• According to some predictions, Earth will lose a fifth of all its living species in the next 20 years.

    The nearly 60 people who work at the Secretariat are fully aware of the multitude of threats facing the global environment. The question is, what are they doing about it?

    "We are a bit frustrated that no one seems to be paying much attention," said Olivier Jalbert, a Canadian who serves as principal officer within the Secretariat. Human beings, he added, "are cutting nature into pieces, turning nature into a museum, and that's wrong."

    But Jalbert and other professionals who work in the Secretariat are normally forbidden from speaking to the press. All access has to be approved by Hamdallah Zedan, an Egyptian bureaucrat who moved over from the UN Environment Program to become the convention's executive secretary in 1998. Since then, he has kept a very low profile.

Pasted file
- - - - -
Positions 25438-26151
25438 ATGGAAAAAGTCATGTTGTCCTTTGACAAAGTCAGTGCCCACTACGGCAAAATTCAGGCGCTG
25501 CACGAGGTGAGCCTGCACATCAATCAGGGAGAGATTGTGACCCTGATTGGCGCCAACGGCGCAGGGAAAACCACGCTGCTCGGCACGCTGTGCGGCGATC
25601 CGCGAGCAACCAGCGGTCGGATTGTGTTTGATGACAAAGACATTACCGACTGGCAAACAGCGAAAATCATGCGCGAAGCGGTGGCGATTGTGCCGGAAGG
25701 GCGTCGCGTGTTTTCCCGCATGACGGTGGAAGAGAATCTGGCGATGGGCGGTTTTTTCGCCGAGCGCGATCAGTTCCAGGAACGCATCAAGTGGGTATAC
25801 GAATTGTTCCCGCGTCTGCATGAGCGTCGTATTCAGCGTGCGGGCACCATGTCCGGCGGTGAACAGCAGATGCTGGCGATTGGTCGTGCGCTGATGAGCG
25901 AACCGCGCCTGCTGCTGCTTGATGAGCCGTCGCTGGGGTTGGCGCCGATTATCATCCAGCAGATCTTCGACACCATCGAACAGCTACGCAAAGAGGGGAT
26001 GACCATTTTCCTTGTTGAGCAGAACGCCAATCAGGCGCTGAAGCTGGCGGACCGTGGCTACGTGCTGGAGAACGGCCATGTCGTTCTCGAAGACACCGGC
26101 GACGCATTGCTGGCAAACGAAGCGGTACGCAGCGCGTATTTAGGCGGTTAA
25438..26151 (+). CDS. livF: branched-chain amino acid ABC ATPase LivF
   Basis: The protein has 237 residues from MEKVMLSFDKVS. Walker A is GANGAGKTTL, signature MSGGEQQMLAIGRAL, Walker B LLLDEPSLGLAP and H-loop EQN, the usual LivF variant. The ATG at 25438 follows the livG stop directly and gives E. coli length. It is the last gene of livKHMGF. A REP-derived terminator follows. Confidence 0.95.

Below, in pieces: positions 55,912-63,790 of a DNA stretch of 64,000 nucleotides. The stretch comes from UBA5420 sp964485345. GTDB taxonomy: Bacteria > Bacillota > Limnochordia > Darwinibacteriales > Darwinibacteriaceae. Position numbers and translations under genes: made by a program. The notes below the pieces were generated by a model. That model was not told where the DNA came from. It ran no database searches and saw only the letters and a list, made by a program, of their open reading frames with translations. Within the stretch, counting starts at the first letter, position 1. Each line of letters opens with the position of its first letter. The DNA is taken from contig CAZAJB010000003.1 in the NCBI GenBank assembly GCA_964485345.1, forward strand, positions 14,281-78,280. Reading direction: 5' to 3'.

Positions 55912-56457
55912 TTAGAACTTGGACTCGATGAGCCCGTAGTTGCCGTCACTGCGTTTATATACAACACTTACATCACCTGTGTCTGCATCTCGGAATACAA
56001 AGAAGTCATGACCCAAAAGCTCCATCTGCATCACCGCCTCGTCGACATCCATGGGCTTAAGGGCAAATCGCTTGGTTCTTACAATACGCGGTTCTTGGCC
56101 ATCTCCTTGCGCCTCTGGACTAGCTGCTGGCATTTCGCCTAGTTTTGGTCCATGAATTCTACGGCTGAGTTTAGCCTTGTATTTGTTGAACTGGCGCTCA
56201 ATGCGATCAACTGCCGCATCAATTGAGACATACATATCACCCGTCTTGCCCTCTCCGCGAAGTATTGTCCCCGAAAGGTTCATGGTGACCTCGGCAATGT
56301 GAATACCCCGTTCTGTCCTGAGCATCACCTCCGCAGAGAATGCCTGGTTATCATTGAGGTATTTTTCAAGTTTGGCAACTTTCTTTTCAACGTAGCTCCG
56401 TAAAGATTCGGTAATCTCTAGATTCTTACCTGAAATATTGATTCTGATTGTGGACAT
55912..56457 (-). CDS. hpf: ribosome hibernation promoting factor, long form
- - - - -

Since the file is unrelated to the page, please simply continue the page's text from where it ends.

So far, the Secretariat has done little to inform and educate the public about the biodiversity crisis. But that's not the only problem. It's also that with limited money and resources, and an executive secretary who is unwilling to make waves, the organization has shown few signs of offering any political leadership.

    Russia, Indonesia, China, Cameroon and many other countries have policies that encourage the erasing of biodiversity, even if their governments pay lip service to preserving it. But you won't find the Secretariat breathing a word of criticism.

    "People are starting to realize that biodiversity is the foundation for so much," Zedan said. "I myself lived in Nairobi for 13 or 14 years, and I know there is lots of support for the conservation and sustainable use of biodiversity. I see this in many developing countries."

    That phrase "sustainable use," virtually a mantra at the U.N. over the past decade, is key. For the convention aims to do more than simply protect nature; it also wants to ensure that people use the great gift of biological diversity in ways that enrich poor nations as well as wealthy ones.

    In the end, the convention justifies biodiversity in terms of its usefulness to human beings. On a lot of issues, the meetings in Nairobi revealed a split between North and South, the developed and less developed fragments of the world.